Jack Russell Shih Tzu cross at Dogtopia Mississauga

Crate training can help you and your dog go a long way, but it doesn’t have to be a negative experience for either of you. At Dogtopia, we practice crate training with the dogs to ensure that your dog is calm and safe in our daycare environments.

  1. Small puppy steps! It’s important to take a step at a time when crate training your dog, whether it’s still a puppy when you adopt it, or an older dog that you’ve taken in. It’s a new environment for your dog, and putting them in for a long period of time on the first try can be slightly traumatizing for them. Gradually extend their time in the crate as the days go on.
  2. Have your pup recognize that it’s their safe zone. The crate shouldn’t ever be used for punishment. This is also their bedroom to stay in and should give them a sense of peace while acting as the place to calm down, rather than being afraid or too stubborn to go into their crate.
  3. Use the crate for meal times. When introducing your dog to the crate, it’s best to give them something positive to associate their crate with aside from just sleeping there. Using meal times can help them adjust to the time in the crate and be able to stay in the crate for longer periods of time. Don’t forget to close the crate once they’re inside, to start eating their meal, then let them out as soon as they’re done.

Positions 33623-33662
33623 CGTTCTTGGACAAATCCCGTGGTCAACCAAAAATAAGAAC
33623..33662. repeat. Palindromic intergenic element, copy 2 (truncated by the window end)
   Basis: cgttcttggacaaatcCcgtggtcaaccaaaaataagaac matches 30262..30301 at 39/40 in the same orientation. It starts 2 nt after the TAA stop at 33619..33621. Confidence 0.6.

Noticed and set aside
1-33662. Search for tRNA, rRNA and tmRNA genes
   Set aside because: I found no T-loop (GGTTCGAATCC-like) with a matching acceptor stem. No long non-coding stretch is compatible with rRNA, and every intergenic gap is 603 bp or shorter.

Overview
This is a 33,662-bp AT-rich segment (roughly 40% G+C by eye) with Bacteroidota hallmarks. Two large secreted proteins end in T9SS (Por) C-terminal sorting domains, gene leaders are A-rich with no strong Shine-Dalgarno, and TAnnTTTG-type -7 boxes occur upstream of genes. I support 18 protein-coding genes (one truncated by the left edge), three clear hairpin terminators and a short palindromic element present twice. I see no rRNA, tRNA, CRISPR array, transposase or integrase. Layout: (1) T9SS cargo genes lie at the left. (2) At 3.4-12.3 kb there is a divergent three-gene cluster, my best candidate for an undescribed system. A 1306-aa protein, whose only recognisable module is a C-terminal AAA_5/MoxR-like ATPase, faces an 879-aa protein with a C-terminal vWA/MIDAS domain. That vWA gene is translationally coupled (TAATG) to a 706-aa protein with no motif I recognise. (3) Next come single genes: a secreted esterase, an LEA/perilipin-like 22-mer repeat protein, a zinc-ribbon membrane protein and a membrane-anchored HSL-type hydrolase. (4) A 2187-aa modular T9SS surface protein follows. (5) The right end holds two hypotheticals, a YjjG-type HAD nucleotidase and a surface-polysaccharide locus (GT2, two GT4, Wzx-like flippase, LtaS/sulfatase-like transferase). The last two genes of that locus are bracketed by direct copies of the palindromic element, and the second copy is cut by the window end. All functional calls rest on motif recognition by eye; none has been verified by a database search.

4. Be patient and rewarding! Be patient with your dog. It might take a lot of time to get them used to the crate, but it’ll get them accustomed to the crate bit by bit. Whenever they go into the crate or finish their food then get let out, reward them but keep the rewarding short and simple. You don’t want your dog to be spoiled while trying to train them!

Constantly reinforcing your dog’s crate training can do wonders!

Jack Russell Shih Tzu cross at Dogtopia, taking a rest!